SQUAD

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    Developer of KSP

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  1. SQUAD

    JoolTube: Jool 5!

    A 100% recovered/reusable Jool 5 mission without ISRU or Nerva/Ion engines! #KSP By Stratzenblitz75
  2. N1-L3 was a super heavy-lift launch vehicle developed to compete with the United States Apollo-Saturn V to land a man on the Moon, using the same lunar orbit rendezvous method. The basic N1 launch vehicle had three stages, which was to carry the L3 lunar payload into low Earth orbit with two cosmonauts. Its first stage is the most powerful rocket stage ever built. The soviets ultimately failed to perform this mission, so now it’s up to you to land on the Mun and show all of Kerbin what you can achieve! - By AdmiralAndre https://bit.ly/2ll0bXH
  3. This is a minimal reentry pod for use primarily as an escape pod. The parachute and heat shield are independent! #KSP By TiktaalikDreaming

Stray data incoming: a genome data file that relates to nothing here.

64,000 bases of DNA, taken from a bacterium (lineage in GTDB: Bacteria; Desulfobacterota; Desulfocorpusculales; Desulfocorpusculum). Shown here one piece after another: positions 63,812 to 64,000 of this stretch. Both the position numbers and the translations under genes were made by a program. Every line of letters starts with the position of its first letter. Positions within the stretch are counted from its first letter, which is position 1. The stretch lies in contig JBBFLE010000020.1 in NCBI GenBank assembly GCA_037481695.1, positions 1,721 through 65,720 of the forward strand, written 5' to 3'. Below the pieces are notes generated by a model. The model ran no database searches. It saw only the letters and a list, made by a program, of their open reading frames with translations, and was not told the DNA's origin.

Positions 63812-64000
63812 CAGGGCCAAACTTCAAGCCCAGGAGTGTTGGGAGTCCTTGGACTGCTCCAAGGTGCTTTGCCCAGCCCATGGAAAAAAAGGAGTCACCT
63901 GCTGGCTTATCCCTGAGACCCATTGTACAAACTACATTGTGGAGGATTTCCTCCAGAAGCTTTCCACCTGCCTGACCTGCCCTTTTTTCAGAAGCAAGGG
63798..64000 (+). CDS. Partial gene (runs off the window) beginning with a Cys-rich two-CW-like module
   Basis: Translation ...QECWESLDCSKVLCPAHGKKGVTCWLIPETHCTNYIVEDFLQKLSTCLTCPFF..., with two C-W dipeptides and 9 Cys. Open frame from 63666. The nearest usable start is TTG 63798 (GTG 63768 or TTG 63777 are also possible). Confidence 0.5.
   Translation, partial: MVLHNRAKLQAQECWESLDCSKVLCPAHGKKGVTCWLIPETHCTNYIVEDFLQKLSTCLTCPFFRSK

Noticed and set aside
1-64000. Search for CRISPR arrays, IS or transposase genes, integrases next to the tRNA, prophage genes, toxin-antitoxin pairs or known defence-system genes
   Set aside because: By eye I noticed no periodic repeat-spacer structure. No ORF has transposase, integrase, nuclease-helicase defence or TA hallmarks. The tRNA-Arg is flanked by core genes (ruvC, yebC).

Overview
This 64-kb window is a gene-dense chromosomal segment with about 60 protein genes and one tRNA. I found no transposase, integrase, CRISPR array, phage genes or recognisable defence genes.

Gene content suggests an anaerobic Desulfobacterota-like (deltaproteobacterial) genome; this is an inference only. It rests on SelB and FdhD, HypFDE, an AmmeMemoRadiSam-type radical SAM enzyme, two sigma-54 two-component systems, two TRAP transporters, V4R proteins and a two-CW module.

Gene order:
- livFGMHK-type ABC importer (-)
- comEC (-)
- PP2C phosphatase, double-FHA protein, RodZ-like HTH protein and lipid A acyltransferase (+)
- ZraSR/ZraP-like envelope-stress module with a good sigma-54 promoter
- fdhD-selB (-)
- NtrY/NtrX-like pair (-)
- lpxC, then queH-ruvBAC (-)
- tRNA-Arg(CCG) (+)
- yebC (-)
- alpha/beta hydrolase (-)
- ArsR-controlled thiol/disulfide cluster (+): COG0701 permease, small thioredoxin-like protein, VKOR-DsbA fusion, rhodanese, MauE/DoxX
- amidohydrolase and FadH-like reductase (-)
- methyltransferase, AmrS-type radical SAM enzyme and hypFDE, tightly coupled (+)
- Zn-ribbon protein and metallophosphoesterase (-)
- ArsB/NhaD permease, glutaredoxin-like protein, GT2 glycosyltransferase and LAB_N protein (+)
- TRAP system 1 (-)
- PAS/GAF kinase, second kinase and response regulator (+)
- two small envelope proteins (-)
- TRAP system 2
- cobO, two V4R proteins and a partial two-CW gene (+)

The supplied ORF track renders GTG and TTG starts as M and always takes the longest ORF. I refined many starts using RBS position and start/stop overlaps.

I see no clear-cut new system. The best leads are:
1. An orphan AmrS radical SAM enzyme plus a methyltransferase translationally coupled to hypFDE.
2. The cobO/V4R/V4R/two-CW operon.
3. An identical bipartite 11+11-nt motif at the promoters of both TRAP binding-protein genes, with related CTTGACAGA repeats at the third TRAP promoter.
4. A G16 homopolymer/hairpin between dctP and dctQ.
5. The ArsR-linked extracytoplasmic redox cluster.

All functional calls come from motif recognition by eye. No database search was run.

4. Welcome to KSP Weekly! On Monday the Fermi Gamma-ray Space Telescope reached its 10th anniversary, so we decided to make a small homage to NASA’s most advanced gamma-ray observatory. Named after Enrico Fermi, the Italian-American physicist and Nobel laureate who suggested in 1949 that cosmic rays (subatomic particles traveling close to the speed of light) may come from supernovas, or violent star explosions, a theory that was confirmed by the space telescope. On June 11, 2008, Fermi was launched aboard a Delta II 7920-H rocket from Florida’s Cape Canaveral Air Force Station, on a mission to study gamma-rays, the highest-energy form of light in the universe. Gamma-rays are invisible to human eyes, but telescopes like Fermi allow astronomers to “see” this type of light, which contains clues about black holes, neutron stars and other mysterious sources of high-energy radiation. The mission is a joint venture between NASA, the United States Department of Energy, and government agencies in France, Germany, Italy, Japan, and Sweden. Its main instrument is the Large Area Telescope (LAT), with which astronomers perform surveys to study astrophysical and cosmological phenomena such as active galactic nuclei, pulsars, other high-energy sources, and dark matter. Another instrument aboard Fermi is the Gamma-ray Burst Monitor (GBM; formerly GLAST Burst Monitor), which is used to study gamma-ray bursts. Fermi detected the most powerful gamma-ray blast astronomers have ever seen: a mysterious source glowing with more energy than 9,000 supernovas. Fermi also discovered the first gamma-ray pulsar and the aptly named Fermi Bubbles: two huge structures “burped out” by the Milky Way’s supermassive black hole and visible in X-ray and gamma-ray light. After the observatory’s initial five-year study, NASA opted to extend the Fermi telescope’s mission for an additional five years. The telescope’s extended mission is scheduled to end this fall. What more will we learn from this amazing spacecraft? [Development news start here] Patch 1.4.4 is coming soon and this means that the team has been performing a great deal of polishing and bug squashing for this upcoming release. Some of the tasks included a bunch of language corrections — particularly in Japanese — drawn directly from our community feedback. We also addressed an existing issue where the activation of the personal parachute on an EVA Kerbal in orbit broke its RCS permanently. As mention in previous entries, this patch will be accompanied by several FX improvements: among these we improved the splashdown effects for small objects, which as some of you probably noticed missed the “foam” in the entry point and the spurt of water it produced was sometimes out of place. We’ve also continued improving the controller support for the game via the Steam Controller framework. In addition to what we mentioned last week, the team has added a supplementary contextual controller set for EVA situations, as well as full support for Xbox 360 and Dualshock 3 controllers, in addition to the ones we confirmed last week. We are also very happy to share with you that coupled with this patch’s release, we’ll be premiering the Official KSP Steam Workshop hub, as well as its in-game integration. We hope that the integration of this platform into the game will facilitate Mission and Craft sharing among KSP players. This feature will allow players to upload their creations to the hub directly from the game, as well as to subscribe to and vote for their favorite missions and craft files. We’ll be sharing even more details on this updated Steam support next week, so stay tuned! BlitWorks, has also been very busy with the upcoming patch for KSP Enhanced Edition. We’ve been regularly receiving builds filled with improvements and bug fixes that will surely please console players. In the latest build, various bugs were fixed, including one that took players to a non-functional KSC screen when they selected “Recover Vessel” during flight Training missions. Similarly, a bug that caused the overlapping of menus when a flag was changed from the Space Center was mercilessly squashed. On top of that, and as suggested by the community, now you’ll be able to disable/enable trimming from your controls. Don’t forget that you can also share and download missions on Curse, KerbalX, and the KSP Forum. That’s it for this week. Be sure to join us on our official forums, and don’t forget to follow us on Twitter and Facebook. Stay tuned for more exciting and upcoming news and development updates! Happy launchings! *Information Source: Weitering, H. (2018, June 13). NASA’s Fermi Space Telescope Celebrates 10 Years of Gamma-Ray Science. Retrieved from https://www.space.com/40871-fermi-gamma-ray-telescope-10th-anniversary.html Garner, R. (2015, February 23). About the Fermi Gamma-ray Space Telescope. Retrieved from https://www.nasa.gov/content/fermi/overview (n.d.). Retrieved from https://fermi.gsfc.nasa.gov/